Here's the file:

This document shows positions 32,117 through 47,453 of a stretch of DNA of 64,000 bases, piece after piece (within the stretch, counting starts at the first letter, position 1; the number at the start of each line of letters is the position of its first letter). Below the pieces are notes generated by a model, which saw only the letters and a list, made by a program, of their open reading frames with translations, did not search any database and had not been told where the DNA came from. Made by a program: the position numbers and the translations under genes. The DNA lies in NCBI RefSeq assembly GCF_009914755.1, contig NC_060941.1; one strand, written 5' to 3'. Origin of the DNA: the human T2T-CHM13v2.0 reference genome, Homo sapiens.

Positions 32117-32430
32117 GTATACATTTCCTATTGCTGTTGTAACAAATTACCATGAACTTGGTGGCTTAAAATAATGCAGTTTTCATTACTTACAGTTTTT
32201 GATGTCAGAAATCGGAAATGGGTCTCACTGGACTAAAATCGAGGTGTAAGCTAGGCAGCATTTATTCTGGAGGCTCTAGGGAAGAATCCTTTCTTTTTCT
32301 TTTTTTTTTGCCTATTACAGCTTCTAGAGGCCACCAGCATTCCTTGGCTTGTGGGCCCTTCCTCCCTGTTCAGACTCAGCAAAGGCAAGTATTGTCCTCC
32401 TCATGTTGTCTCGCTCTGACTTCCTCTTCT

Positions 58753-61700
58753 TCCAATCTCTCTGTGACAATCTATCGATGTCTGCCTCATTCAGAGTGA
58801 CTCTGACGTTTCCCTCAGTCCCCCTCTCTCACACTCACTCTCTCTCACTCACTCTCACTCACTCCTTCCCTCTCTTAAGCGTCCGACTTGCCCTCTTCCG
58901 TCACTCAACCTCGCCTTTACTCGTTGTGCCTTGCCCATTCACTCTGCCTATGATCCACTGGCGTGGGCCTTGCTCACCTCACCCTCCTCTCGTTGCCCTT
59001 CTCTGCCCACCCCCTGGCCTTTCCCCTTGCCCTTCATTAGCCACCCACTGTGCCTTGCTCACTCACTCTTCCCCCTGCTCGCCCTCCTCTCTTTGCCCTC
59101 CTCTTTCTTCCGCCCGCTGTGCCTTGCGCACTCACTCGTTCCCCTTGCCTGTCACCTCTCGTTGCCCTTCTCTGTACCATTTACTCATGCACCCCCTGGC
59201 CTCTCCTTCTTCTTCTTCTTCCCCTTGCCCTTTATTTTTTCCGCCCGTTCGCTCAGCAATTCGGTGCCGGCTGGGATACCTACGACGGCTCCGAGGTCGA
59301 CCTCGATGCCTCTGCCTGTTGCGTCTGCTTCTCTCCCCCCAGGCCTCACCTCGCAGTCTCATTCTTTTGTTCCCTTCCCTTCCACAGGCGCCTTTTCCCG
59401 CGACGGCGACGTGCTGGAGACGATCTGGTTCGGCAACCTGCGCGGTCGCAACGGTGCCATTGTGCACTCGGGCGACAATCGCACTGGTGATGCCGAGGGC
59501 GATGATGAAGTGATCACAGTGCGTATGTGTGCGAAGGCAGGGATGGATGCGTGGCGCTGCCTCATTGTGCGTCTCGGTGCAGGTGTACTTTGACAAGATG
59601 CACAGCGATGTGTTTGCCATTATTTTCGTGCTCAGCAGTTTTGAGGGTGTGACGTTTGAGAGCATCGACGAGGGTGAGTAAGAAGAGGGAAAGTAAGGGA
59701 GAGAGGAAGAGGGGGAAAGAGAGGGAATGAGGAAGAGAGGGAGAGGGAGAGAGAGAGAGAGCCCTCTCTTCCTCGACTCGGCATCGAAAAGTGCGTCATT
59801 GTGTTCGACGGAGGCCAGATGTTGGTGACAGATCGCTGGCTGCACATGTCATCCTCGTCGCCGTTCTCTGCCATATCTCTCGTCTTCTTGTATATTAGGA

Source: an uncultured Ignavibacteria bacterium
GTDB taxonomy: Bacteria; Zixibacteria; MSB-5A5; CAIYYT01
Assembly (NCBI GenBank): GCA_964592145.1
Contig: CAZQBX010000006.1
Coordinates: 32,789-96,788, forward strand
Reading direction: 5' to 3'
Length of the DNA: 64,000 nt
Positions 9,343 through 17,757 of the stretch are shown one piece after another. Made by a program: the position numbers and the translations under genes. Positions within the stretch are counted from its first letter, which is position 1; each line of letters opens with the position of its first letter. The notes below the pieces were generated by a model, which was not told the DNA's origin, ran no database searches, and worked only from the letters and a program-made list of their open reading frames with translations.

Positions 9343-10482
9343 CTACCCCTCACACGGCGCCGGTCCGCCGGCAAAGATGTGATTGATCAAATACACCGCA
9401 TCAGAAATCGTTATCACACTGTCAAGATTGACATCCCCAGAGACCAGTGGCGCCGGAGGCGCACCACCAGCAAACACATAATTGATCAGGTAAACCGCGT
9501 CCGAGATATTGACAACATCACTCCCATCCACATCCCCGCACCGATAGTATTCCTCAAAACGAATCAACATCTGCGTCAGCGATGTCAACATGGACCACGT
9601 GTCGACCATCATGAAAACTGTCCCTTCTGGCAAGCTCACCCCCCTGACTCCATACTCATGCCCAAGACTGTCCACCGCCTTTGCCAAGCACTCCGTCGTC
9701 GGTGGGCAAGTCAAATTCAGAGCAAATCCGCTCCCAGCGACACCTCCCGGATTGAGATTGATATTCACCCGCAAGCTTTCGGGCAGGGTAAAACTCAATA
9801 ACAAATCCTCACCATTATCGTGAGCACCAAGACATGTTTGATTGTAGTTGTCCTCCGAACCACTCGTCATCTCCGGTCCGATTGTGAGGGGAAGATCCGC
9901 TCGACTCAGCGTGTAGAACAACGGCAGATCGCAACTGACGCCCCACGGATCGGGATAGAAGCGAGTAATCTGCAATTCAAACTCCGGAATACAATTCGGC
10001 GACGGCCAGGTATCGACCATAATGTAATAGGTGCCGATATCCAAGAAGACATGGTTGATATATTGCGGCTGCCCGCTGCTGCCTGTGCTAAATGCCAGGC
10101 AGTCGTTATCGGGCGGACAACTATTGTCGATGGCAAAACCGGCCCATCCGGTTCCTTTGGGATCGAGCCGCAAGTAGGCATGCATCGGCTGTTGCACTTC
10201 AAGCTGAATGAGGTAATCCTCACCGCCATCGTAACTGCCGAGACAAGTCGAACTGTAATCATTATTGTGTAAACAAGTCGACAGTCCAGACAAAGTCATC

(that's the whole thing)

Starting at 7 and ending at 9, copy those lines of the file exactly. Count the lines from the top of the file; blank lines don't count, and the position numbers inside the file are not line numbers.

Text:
Positions 58753-61700
58753 TCCAATCTCTCTGTGACAATCTATCGATGTCTGCCTCATTCAGAGTGA
58801 CTCTGACGTTTCCCTCAGTCCCCCTCTCTCACACTCACTCTCTCTCACTCACTCTCACTCACTCCTTCCCTCTCTTAAGCGTCCGACTTGCCCTCTTCCG